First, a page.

This morning, I heard a news story about “Obesogens,” chemicals in products that “cause” obesity. No mention of diet, exercise, or anything like this were mentioned. While I think the chemicals in packaging and products are a completely separate issue, I also think the rampant obesity in our culture would be lessened if the easy to access and “tasty” foods were also healthier. I work with a demographic that doesn’t cook often, and mostly eats fast food – it’s their reality. When they see me eating vegetables, they actually judge me! This demographic also tends to have a higher level of diabetes, heart disease, etc., but imagine how much better off these people would be if the food they had the most access to (or easiest access) was just food – not all the weird fillers.

  16. Yeah, this is pretty disgusting. I had always heard their meat was Grade E or something liket hat…but I never really knew that meant.

    Sadly, this won’t stop me from eating their. I enjoy Taco Bell (like 2 times a year) and sometimes just get that random craving. I grew up on enchiritos (Sadly) and sometimes still enjoy them.

    • Katie says:

      There’s a lot of “crap” out there that I still enjoy every once and awhile, and I actually think that’s healthier for me than never honoring my cravings and eventually bingeing.

  17. that is just gross! i agree with you- i like to be able to allow myself something like fast food sometimes, but i don’t even want to stomach that!

  18. As soon as I an article online about the lawsuit I e-mailed the link to my husband. He e-mailed me back saying the first ingredient is beef and he still wishes there was a taco bell where we live. I had to clarify the percentage of beef in the mix (wasn’t it in the low thirties?), he still said he would eat it.

    Truthfully, I probably would too. Only, I would be on vacation someplace where there was a taco bell (or a Wendys or some other fast food joint that isn’t in business where I live) and I would do so knowing I would be going home and eating “real” food soon.

    Man, I’m now really glad we don’t have a taco bell here. At least when I grab a taco from the local fast food joint, I know there has to be more beef than filler in the taco!

    • Katie says:

      Yeah, I certainly eat stuff that I know is “crap” every now and then, because that’s actually healthier for me if I’m craving it (as opposed to denying myself and then bingeing later on). A little bit of that stuff isn’t going to hurt me, especially if – like you said – I know I’ll be back to eating real food soon!

  19. Lisa says:

    Did we ever have any doubt that Taco Bell was unhealthy and that the beef was “iffy”?? I never doubted it!

  20. Leslie says:

    I’ve had my fair share of processed food (and yep, I used to chow down on a delicious TB Gordita every now and then), but am mending my ways. I hope this type of headline makes people think before eating processed food both in the grocery store and at fast food restaurants.

    One thing that strikes me is that we have no idea what the health ramifications of eating industrial “food” are for our bodies. Most of us wouldn’t dream of guzzling down a handful of unknown pills–one could argue that eating obscure food additives isn’t totally a different beast.

    Ew indeed.

  21. I did hear about this, and it didn’t surprise me at all. To be honest, I can’t believe anyone thought the beef was of any good quality at all to begin with…I mean, they sell stuff for a dollar! That kind of food is what makes people say that fresh and/or organic foods are expensive. They really aren’t. They represent the actual price of quality foods…and Taco Bell represents a compromised, far-too-low price. I’m a little sour on Taco Bell anyway. Back in the 80s, my mom contracted a parasite from Taco Bell and nearly died. I haven’t eaten there in 25 years!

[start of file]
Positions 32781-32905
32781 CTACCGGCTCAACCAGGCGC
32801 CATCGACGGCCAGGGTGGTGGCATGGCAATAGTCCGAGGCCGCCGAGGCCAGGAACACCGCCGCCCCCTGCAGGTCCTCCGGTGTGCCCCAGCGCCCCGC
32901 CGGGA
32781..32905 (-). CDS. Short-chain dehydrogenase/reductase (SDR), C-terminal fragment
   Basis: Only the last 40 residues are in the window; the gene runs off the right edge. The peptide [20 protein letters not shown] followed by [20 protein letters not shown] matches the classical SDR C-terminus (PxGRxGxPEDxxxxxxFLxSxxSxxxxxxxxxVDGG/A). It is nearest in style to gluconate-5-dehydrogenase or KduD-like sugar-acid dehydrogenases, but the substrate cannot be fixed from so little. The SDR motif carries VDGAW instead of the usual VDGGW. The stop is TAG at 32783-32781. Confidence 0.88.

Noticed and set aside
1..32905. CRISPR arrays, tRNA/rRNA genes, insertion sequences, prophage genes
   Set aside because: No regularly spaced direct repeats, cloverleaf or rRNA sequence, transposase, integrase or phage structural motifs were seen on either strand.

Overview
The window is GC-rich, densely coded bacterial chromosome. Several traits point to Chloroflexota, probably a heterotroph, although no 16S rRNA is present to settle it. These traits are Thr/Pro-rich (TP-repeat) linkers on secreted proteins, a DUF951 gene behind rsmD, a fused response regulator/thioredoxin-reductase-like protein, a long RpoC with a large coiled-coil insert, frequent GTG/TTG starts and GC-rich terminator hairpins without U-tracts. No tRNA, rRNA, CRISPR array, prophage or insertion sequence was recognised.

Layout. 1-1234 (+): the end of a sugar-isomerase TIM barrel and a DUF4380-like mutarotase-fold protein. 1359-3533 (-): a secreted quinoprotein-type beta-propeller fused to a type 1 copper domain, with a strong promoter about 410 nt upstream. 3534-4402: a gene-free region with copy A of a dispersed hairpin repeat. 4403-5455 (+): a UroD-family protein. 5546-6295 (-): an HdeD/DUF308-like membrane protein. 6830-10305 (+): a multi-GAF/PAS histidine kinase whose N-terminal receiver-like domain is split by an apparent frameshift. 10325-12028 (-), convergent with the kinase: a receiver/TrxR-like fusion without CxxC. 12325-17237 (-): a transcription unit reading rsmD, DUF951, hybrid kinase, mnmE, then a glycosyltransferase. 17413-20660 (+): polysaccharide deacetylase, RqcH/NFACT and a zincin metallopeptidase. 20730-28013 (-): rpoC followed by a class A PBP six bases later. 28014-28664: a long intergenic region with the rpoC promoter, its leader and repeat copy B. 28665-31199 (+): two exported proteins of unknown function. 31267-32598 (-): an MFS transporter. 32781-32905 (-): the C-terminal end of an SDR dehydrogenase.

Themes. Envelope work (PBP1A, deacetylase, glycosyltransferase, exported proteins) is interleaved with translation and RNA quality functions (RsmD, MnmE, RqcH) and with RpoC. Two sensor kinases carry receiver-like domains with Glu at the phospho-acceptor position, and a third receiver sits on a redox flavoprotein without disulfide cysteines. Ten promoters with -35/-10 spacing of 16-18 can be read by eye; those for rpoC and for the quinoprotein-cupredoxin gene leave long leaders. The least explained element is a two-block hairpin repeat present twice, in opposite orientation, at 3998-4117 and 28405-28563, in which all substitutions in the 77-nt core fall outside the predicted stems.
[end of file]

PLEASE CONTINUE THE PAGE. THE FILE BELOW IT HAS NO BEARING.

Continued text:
22. christina says:

    i just read about that. so gross!

  23. Kelly says:

    I heard an interview with the lawyers representing the prosecution on NPR and find this very interesting. I’m so glad someone decided to call a fast food chain out on their substandard food.

  24. Tamara says:

    I actually don’t think the list of fillers is gross or disgusting, because they’re the same ones you would see on any package of granola bars you picked off of the grocery store shelf. They may /sound/ disgusting because they have chemical-like names, but if you break it down it just reads: water, starch, plant fats, sweetener, soy bean oil (the “anti-dusting agent”), and more starch. Nothing deadly or even weird-looking…if they were going to kick a fuss they could at least have found some insects or ground-up intestines in there for a good shock.

    Yes, it isn’t /meat/, but the same things are probably in those soft tortillas and crunchy shells, the hamburger buns at Burger King and the box of Pop Tarts in every American cupboard. Do you really expect to eat whole, natural foods when you go through the drive thru?

    • Katie says:

      Absolutely not, nor do I expect it when I pick up a box of Pop Tarts or anything like that. But I’m not sure the average American gives too much thought to this sort of thing in the first place. The publicity surrounding high profile lawsuits like this brings it to light to a much wider population, I think.

  25. I hadn’t heard about Taco Bell’s Lawsuit. That is SO disgusting! It is so sad what manufacturers are drowning our food in nowadays. :( Honesty is the best policy. I #1) don’t like the fact that they are lying to everyone and deceiving the public and #2) that they pump our food with all of these nasty substances. They should at least tell the truth!
    Thank you for informing post! :)

  26. Blegh! I heard about this – so gross.
    By the way, how are you doing with all the snow? I don’t miss Baltimore for this reason but have been thinking about you!!

    • Katie says:

      You are so sweet! It’s been a major pain in the butt, but my office did close yesterday, so I can’t complain too much!!! I hope you are doing well! :)

  27. Sarah S says:

    Hello Allwanted to stop to say Hello Everyone. back to handguns for sale